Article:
Wednesday's Daily Pulse
What you need to know about Florida today.
In a docket packed with controversy, the Florida Supreme Court is hearing cases on some of the most contentious items facing the state. Here's a round-up of some of the top items in the news:
» Florida justices to decide whether to punish 'robo-signing'
On Thursday, the Florida Supreme Court will consider whether banks should be punished when they file fraudulent documents in foreclosure cases. At center stage will be "robo-signing," where banks and law firms recreated loan documents -- and hired someone to sign them -- because the originals could not be found.
Florida Supreme Court
Front row, L-R: Justice Barbara J. Pariente, Chief Justice Charles T. Canady, Justice R. Fred Lewis
Back row, L-R: Justice Jorge Labarga, Justice Peggy A. Quince, Justice Ricky Polston, Justice James E.C. Perry
» Fla. Court To Rule: Can A Lawyer Be Undocumented?
Jose Godinez-Samperio is an undocumented immigrant from Mexico -- and now he's fighting to be admitted to the Florida bar. The Florida Board of Bar Examiners adopted a policy in 2008 that requires all applicants to offer valid citizenship or immigration papers. Now 25, Godinez-Samperio received a waiver from the state Board of Bar Examiners to take the bar exam and passed. But after several months of consideration, the board declined to admit him -- instead referring the case to the state Supreme Court.
» Florida Supreme Court hears 3 immigration cases
Attorneys for three immigrants urged the Florida Supreme Court on Tuesday to throw out their guilty pleas to felony charges because defense lawyers failed to warn them the result would be almost certain deportation. They cited a 2010 U.S. Supreme Court decision in a Kentucky case that says failing to give immigrants such advice violates their constitutional right to effective counsel.
» Florida Justices hear case for denying homestead exemption for immigrants A Honduran couple’s case argued yesterday before the Florida Supreme Court could have major implications for an non-residents, including undocumented immigrants, trying to live the American dream. The court could determine if the couple and other non-resident homeowners, whether they are from foreign countries or other states, can obtain homestead property tax exemptions.
» For more, see the Florida Supreme Court docket
Attorney Steven W. Marcus helped Uri Rantz obtain a $650-a-month pension from the German government. [Photo: Eileen Escarda]
After surviving the Holocaust, Uri Rantz initially refused to seek reparations from the German government. "Money could never compensate us for our losses," says Rantz. But his medical bills -- hundreds of dollars a month -- convinced Rantz to change his mind about accepting payments from the German government. Jewish Family Services of Broward County referred Rantz to Steven W. Marcus, a shareholder at Fowler White Boggs in Fort Lauderdale. Marcus, along with Carey Villeneuve, an associate at the firm, signed up to give free legal help to Holocaust survivors last year.... continued.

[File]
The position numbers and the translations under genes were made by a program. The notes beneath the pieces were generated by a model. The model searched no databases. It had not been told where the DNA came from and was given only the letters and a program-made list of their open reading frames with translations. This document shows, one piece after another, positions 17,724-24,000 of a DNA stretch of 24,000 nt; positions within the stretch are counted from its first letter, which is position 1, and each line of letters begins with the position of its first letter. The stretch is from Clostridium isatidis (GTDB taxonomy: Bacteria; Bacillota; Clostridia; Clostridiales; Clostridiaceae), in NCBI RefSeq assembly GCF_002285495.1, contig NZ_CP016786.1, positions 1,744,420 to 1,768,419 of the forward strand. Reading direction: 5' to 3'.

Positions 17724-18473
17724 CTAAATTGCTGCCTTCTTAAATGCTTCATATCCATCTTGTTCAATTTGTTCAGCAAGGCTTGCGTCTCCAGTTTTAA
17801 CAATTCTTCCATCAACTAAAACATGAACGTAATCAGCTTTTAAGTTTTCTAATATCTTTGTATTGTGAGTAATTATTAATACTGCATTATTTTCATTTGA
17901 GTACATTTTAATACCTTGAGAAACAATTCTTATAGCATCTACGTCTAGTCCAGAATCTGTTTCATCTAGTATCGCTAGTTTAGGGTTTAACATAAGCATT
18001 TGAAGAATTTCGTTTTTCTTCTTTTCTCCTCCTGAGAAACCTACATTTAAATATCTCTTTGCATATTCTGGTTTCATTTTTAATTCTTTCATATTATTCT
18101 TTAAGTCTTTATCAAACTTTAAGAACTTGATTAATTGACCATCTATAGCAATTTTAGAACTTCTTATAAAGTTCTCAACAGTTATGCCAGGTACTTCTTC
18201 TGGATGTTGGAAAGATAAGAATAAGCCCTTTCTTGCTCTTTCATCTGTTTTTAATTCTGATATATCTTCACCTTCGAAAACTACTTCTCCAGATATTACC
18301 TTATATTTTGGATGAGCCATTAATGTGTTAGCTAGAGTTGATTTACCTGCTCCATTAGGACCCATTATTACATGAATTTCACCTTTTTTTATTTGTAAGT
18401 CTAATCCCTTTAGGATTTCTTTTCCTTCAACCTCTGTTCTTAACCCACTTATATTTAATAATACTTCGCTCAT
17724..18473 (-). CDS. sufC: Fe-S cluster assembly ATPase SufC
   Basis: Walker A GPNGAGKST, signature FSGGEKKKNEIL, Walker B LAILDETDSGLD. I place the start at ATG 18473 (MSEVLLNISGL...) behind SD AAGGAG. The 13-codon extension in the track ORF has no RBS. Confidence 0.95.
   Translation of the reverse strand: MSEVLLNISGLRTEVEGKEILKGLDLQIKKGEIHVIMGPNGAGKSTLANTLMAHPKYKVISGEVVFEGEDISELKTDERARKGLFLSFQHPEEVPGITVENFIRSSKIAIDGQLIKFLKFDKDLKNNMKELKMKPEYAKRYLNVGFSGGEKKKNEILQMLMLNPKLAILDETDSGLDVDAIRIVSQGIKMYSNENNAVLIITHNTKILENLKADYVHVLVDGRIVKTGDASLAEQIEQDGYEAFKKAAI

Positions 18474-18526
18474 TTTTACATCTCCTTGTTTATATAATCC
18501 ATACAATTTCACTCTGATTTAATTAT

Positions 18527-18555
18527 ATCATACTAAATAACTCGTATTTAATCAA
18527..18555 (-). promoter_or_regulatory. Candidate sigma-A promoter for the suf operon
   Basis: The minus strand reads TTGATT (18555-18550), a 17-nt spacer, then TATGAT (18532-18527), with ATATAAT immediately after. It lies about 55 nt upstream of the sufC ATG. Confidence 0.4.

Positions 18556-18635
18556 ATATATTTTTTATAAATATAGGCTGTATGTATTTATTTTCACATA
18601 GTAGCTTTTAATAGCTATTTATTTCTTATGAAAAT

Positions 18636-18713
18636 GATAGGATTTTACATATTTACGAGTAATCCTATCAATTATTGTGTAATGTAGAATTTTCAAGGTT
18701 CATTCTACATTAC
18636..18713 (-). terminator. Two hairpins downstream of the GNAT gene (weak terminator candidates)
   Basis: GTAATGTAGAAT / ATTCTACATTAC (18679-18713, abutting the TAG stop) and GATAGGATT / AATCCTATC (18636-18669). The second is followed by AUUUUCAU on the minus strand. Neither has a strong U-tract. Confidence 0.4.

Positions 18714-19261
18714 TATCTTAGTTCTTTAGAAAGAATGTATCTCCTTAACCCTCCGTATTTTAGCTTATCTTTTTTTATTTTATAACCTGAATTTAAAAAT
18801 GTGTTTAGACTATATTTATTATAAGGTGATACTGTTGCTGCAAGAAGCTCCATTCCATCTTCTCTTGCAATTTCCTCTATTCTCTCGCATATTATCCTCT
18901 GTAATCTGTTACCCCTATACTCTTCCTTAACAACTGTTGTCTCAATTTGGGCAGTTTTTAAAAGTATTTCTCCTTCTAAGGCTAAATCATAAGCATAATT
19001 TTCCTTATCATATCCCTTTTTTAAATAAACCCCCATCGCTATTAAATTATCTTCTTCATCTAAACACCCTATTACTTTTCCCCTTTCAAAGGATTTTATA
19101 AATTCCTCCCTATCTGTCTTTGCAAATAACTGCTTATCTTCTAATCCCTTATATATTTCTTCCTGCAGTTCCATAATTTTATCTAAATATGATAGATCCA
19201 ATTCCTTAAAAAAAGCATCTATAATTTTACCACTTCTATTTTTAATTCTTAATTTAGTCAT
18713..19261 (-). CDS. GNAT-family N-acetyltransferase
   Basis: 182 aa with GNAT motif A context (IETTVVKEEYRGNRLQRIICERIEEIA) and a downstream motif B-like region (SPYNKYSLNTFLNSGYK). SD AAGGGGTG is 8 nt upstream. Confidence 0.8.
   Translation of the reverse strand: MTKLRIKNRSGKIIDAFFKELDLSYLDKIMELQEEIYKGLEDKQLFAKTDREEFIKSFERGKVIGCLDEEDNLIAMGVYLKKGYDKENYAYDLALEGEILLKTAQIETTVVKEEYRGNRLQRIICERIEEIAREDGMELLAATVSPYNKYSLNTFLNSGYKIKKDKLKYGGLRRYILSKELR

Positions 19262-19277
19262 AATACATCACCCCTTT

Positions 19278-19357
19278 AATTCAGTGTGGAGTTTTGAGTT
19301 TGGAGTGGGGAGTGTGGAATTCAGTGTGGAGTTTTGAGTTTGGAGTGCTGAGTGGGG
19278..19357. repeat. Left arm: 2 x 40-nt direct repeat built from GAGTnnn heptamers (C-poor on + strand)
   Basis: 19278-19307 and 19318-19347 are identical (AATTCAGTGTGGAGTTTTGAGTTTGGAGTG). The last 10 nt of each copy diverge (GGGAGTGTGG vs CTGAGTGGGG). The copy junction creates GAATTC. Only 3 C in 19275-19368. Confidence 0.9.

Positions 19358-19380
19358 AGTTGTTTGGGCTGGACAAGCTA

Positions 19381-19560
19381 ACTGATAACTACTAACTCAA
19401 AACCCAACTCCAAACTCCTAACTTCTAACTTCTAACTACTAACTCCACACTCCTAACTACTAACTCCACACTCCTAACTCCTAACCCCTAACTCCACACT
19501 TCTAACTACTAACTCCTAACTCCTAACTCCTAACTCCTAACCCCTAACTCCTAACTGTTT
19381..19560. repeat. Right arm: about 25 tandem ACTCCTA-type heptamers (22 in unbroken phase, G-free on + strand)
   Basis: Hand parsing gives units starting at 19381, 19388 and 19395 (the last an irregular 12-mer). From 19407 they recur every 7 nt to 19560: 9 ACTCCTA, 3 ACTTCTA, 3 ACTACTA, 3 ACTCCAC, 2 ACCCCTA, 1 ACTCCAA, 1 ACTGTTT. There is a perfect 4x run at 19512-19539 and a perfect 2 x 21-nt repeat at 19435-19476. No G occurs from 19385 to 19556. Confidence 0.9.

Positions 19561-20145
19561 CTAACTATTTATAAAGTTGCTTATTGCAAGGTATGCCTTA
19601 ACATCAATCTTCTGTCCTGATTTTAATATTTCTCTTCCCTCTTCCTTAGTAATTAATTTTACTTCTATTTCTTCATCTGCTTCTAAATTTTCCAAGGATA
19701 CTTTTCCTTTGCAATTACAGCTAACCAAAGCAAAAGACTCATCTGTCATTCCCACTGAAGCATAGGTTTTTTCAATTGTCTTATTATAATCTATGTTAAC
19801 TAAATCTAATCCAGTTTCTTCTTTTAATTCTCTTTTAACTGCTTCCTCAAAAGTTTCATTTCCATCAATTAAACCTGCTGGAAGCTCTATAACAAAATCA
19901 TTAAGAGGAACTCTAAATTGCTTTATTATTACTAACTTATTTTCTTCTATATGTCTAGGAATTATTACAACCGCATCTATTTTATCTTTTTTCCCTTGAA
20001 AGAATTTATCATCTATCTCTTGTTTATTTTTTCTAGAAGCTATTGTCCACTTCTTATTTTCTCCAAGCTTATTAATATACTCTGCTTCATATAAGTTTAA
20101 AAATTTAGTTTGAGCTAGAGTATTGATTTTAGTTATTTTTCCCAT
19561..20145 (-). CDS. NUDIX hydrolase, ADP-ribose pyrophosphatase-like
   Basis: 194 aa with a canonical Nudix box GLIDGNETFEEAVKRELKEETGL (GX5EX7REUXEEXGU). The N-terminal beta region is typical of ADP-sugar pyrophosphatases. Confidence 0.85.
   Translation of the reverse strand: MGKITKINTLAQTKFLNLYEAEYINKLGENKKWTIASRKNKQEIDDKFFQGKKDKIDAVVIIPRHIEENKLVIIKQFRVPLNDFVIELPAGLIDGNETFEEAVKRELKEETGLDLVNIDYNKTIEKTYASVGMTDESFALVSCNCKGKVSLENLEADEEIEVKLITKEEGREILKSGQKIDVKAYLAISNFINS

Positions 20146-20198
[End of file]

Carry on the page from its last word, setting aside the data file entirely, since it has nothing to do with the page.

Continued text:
» Read the full story here.
Jacksonville's manufacturing sector trails other metropolitan areas and has not grown like other parts of the country, according to a report by the Brookings Institution. The report says technological advances in sector pave the way to higher-paid jobs. Manufacturing accounts for 4.5 percent of all jobs in the Jacksonville area, compared to 8.5 percent nationally for the 100 biggest metropolitan areas. By that measure, Jacksonville ranks 90th among those cities, [Source: Florida Times-Union]
When the Florida Senate was looking for someone to put its budget data online, it set aside $5.5 million and turned to the business partner of a close friend of the Senate's chief of staff at the time, Steve MacNamara. The developer of the program, Anna Jo Mattson, owns a software company with Tallahassee lawyer and lobbyist Jim Eaton, MacNamara's long-time friend. [Source: Tampa Bay Times]
If the so-called tanning mom Patricia Krentcil really wanted to put her 5-year-old daughter in a tanning booth -- as authorities accuse her of doing in child endangerment charges brought last month -- she should have come to Florida. Because in this state, it's entirely legal -- provided she accompanies her child. Florida is one of 21 states that don't specifically set a minimum age for indoor tanning, according to the National Conference of State Legislatures. [Source: Gainesville Sun]
ALSO AROUND FLORIDA:
› Local businesses highlighted at Tally Chamber awards
More than 300 of the Capital City area’s movers and shakers gathered at Florida State’s University Center Club recently to hear winners of the Greater Tallahassee Chamber of Commerce Awards. “This is the 27 th year of our awards ceremony to recognize entrepreneurship, businesses, the commerce of our community and individuals,” said Chamber President Sue Dick. A total of sixty-nine area businesses and non-profits were in the initial running for this year’s Chamber Awards.
› Pinellas County tourism posts highest-grossing month in its history
Start with stellar weather. Add a popular attraction about a dolphin with a prosthetic tail. Toss in pent-up demand for some fun in the sun. The result: March was the most lucrative month for tourism tax dollars in Pinellas County history.
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